A taste of the new WC3
Wine brings people together.
And it is often the case that when wine brings people together it is to support good causes. There is a long history of charitable institutions and nonprofits being supported by wine lovers who pony up to attend events and/or purchase wines.
To that end, on Friday, April 4, the new Woody Creek Community Center (or WC3 to those creatures in the know) located in the old Woody Creek Store next to the Woody Creek Tavern, is holding a benefit fundraiser built around the grape. On that evening, local musician, sommelier and silver-headed devil Frank Todaro will conduct a blind wine tasting of 60 wines for 60 people who pay $100 each to attend. The kicker is, the guests bring the wine.
That’s right. To participate, the ante is $100 and a bottle of your favorite wine.
Frank will bag the wines that guests bring and organize them in various, to-be-determined groupings for a tasting. Tasters will score the wines, rating each on a five-point scale using sight, smell and taste as the criteria.
Once the tasting is complete and scores tabulated, one special wine will be deemed the inaugural winner of the WC3 Wine Tasting. The bearer of that bottle will be feted with adulation and respect. This is the kind of thing that will go into your New York Times obituary should you bring the winning bottle.
“Stop!” you say. “How and where do I sign up?”
Well, you can go to the Woody Creek Community Center with a crisp Benjamin, but you best hurry, because, as I said, there are just 60 spots open for this prestigious event. Or you can call the WC3 with a credit card to reserve your space at 922-2342.
For those of you unfamiliar with the WC3, it is one of the most genuine, authentic and comfortable spots in the entire Roaring Fork Valley. The Community Center is a place to hang out, to see the works of local artists, to buy a used book, to get a hunk of Welsh Cheddar, to have a meeting, to read the paper, to see a movie, to give Biff a pat on the head, to scarf down a Rumble Strip, to taste the wines of Woody Creek Cellars, to meet a local, to, to … well, to do just about anything you want that involves kindness and general well-being.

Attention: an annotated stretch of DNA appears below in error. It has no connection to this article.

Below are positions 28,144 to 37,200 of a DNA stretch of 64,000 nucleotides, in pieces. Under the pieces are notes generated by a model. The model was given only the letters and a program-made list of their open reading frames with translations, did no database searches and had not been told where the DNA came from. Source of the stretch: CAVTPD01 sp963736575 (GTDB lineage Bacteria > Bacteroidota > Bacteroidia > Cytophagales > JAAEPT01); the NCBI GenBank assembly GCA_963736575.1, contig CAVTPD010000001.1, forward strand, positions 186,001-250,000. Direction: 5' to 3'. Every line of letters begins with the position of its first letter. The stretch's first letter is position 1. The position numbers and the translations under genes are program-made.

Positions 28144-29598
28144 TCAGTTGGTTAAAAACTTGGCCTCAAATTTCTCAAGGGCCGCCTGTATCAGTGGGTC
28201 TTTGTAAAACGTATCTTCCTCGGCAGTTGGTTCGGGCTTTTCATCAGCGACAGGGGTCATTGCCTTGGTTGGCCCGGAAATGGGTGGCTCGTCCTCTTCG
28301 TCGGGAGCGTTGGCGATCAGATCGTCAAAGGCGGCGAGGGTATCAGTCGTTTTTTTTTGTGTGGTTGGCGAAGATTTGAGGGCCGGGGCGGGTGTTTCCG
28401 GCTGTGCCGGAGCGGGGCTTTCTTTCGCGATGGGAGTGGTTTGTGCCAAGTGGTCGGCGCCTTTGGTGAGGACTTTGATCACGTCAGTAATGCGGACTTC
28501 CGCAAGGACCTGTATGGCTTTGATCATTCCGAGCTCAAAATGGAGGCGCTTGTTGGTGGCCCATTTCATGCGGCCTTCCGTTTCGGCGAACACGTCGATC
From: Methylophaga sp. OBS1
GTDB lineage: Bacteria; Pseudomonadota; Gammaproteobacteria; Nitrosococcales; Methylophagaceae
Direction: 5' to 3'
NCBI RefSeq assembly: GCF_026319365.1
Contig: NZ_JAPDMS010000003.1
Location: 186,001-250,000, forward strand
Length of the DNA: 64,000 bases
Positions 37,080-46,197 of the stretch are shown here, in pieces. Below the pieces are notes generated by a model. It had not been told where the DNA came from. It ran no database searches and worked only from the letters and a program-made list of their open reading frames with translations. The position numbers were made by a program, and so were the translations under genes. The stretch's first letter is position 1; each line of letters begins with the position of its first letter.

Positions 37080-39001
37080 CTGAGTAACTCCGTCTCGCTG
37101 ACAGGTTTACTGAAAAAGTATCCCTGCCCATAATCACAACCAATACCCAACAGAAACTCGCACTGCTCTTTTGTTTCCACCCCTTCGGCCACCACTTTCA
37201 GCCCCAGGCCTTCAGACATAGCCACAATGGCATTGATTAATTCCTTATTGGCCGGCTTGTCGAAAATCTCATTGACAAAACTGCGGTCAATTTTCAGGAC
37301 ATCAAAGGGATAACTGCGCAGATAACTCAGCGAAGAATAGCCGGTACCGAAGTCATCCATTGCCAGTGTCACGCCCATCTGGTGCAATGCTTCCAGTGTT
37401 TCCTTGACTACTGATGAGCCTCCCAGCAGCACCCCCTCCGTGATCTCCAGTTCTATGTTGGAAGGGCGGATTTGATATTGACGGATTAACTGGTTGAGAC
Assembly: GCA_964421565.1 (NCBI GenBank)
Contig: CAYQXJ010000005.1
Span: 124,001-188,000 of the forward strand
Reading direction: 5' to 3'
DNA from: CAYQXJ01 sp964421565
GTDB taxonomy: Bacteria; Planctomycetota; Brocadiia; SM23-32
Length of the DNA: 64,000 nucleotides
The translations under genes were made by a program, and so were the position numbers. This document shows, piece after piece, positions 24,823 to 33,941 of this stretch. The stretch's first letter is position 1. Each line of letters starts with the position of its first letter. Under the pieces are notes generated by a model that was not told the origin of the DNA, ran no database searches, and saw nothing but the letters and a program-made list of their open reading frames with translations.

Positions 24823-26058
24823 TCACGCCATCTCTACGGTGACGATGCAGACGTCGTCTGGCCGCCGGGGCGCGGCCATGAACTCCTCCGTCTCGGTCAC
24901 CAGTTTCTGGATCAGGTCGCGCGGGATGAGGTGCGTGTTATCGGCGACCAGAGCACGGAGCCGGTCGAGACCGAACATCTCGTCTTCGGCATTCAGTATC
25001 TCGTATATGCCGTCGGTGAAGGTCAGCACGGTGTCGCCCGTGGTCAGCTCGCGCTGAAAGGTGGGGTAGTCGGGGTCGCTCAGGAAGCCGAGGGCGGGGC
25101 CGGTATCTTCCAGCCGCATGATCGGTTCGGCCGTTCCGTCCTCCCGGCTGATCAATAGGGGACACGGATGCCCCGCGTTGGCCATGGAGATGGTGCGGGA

While the original Woody Store was beloved, it operated with neither a commercial permit nor a profit. When the decision was made to turn the space into a Community Center and give it official nonprofit status, it became clear that upgrades would be needed to bring the space up to code.
Angels began to appear. Noted local whisky and beer impresario George Stranahan (along with his wife Patti) agreed to donate the space to the Center. CORE provided an energy grant and a group of Woody Creatures with means and sense contributed thousands to the cause. It took $400K to do the job, but when it was finished it retained all of its original charm and was better to boot.
But, alas, more money is needed for operations and that’s where the BYOB fundraiser comes in.
Todaro, who intriguingly is a teetotaler, is giddy about the tasting because, as he enthuses, “This will really help people pay attention to what they are tasting. So often we simply drink our wines. This will get folks focused on the flavors and the intensity of the tastes.” Tapas and appetizers prepared by Woody Creek chef Rob Nesby will be available and no doubt a good time will be had by all.
Last November, patrons gathered in Burgundy for the 157th version of the world’s oldest and most traditional wine fundraiser. The Hospice de Beaune wine auction has been raising money since 1859 for the charities of the region and this year more than $5 million was raised. While the WC3 Wine Tasting is for a good cause as well, the goals are considerably less lofty. As Frank says simply, “We’re gonna have some fun, and it will be informative.”
So make a call, grab a bottle and you’ll perhaps you’ll have bragging rights at the 157th Woody Creek Community Center Wine tasting in the year 2165. Like any good Aspenite, you’ll be able to say, “Yeah, but I remember the first one in 2008. That was the best.”